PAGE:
Advocates hoped that a proposed $2 trillion stimulus package negotiated by the White House and Senate leaders and awaiting congressional action would include $3.2 billion for community health centers. But it provides less, $1.32 billion, Powell said.

“This isn’t a temporary problem …,” Powell said. “This pandemic will only increase the number of unemployed and uninsured in communities served by health centers. When this crisis is over, community health centers … will be in greater demand.”

An earlier package signed March 6 provided $100 million for the centers, but that spreads thin nationally and its distribution was just announced Wednesday, with $3.6 million set aside for Illinois.

Dr. Deborah Birx, the White House coordinator for coronavirus response, expressed concern about the rapid increase of COVID-19 cases in Cook County, noting it could become a hotspot of the virus’ spread.

“So we have integrated all of our information to not only look at where the cases are today, but how they’re moving so we can alert FEMA to where we think the next potential hotspot is,” she said. “All of the counties that I mentioned in the hotspots are in urban areas or in the communities that serve that urban area.”

Illinois’ stay-at-home order that took effect Saturday allows people to exercise outdoors, but Lightfoot said she ordered the lakefront trails and adjacent parks closed Thursday because people crowded the area a day earlier as temperatures warmed.

The city also closed a popular paved trail on the North Side and pathways along the Chicago River downtown.

People who violate the closures will get a warning from police. If they continue to violate it, police can issue citations and make arrests, Police Superintendent Charlie Beck said.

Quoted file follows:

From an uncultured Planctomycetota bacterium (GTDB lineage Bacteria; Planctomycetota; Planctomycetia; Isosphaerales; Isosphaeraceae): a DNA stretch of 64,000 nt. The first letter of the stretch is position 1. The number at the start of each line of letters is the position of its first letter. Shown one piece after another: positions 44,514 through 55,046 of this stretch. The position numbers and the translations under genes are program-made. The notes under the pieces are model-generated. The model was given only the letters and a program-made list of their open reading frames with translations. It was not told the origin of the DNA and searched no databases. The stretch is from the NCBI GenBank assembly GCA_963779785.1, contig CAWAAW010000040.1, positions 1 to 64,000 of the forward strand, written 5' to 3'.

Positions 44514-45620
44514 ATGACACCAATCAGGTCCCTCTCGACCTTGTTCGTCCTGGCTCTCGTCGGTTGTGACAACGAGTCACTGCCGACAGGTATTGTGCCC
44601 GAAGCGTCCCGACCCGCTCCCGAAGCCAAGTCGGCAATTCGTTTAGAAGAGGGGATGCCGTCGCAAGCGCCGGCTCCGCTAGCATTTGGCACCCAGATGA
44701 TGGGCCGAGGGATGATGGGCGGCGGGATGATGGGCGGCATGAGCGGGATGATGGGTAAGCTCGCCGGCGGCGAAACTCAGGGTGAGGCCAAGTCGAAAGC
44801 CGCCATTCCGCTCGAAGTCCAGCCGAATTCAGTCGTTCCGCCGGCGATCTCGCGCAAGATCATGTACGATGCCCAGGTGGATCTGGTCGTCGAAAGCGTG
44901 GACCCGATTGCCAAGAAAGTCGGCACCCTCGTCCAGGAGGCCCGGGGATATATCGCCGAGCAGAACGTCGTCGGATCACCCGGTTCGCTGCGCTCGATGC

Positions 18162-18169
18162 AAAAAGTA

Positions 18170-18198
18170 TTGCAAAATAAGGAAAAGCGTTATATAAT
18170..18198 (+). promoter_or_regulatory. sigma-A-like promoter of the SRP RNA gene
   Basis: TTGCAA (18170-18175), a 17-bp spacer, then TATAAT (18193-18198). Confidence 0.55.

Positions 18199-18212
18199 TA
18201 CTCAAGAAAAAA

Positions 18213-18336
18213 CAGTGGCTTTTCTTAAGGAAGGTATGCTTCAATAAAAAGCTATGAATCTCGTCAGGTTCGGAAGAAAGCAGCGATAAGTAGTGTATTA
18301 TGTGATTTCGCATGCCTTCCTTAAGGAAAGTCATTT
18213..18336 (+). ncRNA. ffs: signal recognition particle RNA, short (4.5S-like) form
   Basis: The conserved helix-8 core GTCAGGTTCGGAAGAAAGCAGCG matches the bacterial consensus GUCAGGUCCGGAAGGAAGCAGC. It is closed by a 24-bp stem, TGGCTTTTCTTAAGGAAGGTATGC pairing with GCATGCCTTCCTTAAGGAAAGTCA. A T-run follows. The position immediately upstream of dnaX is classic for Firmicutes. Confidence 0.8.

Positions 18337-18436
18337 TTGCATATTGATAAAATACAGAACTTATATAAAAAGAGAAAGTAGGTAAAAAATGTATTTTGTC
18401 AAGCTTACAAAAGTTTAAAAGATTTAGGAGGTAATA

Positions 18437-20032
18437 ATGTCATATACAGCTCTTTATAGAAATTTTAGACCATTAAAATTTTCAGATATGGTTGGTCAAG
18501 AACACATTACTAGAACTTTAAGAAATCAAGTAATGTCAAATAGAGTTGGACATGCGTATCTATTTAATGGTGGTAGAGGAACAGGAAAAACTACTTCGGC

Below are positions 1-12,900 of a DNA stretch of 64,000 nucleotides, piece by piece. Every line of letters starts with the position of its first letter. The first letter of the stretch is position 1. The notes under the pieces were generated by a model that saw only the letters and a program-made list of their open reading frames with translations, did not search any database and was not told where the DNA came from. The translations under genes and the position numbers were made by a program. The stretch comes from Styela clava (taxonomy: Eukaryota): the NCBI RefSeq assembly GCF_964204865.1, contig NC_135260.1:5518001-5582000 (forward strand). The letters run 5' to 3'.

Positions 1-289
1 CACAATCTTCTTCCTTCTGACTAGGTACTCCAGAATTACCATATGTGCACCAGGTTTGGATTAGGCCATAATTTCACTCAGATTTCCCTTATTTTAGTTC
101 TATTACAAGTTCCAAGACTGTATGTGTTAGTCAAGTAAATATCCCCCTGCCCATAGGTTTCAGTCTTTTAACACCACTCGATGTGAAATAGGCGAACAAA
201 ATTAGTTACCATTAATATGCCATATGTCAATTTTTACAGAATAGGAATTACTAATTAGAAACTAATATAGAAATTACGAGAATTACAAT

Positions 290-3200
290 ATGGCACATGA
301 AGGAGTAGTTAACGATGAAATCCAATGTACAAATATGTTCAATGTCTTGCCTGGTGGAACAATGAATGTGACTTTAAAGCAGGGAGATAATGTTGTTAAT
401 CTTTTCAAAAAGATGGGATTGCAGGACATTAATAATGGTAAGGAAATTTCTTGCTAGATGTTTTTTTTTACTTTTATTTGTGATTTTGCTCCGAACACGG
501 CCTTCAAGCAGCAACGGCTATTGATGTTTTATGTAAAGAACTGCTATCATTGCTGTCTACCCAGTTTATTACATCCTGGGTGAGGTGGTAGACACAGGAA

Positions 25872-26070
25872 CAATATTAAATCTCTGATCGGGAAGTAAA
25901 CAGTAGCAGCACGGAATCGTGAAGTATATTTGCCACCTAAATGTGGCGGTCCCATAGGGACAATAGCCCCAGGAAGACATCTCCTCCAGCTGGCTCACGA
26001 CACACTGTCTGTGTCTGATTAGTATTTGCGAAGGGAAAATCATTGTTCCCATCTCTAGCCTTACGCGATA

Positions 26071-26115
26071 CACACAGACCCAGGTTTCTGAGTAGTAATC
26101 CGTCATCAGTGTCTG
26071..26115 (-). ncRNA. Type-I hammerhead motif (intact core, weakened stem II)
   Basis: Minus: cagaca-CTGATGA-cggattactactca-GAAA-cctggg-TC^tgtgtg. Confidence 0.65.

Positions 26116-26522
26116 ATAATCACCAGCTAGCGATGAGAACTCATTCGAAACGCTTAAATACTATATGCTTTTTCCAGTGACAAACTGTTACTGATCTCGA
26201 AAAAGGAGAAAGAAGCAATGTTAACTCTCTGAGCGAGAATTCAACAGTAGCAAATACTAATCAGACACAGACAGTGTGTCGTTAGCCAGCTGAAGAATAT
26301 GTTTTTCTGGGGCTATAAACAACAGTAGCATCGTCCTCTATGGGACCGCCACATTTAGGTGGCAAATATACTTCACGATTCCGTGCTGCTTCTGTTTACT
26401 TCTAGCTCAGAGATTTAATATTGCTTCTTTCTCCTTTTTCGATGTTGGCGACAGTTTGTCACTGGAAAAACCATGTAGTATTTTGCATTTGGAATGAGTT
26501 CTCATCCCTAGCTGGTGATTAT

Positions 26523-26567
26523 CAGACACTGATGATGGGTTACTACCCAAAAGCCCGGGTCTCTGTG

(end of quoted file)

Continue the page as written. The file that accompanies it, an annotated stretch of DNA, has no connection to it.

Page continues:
People can still take walks in their neighborhood but must remain away from others, officials said.

Lightfoot said modeling suggests that 40,000 people in Chicago could need treatment at hospitals for cases of COVID-19, a number that will “break the back of our healthcare system.”

“Dear God, stay home,” Lightfoot said. “Save lives.”

Emphasizing the importance of limiting the virus’ spread and minimizing demand on healthcare providers, the head of the Chicago’s Department of Public Health said city, state and Army Corps of Engineers officials toured the sprawling McCormick Place Convention Center on the lakefront to plan for “thousands” of beds that could be needed for patients.

“It is part of our pandemic planning but it is not something I have ever wanted to seriously consider doing in Chicago,” Dr. Allison Arwady said. “But we’re talking about it, not in theoretical ways.”

Lightfoot said detailed plans for the convention center had not been finalized.

COVID-19 is a rapidly evolving story, and we are working hard to bring you the most up-to-date information. We recommend checking the Coronavirus Information Center for the most recent numbers and guidance.

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Associated Press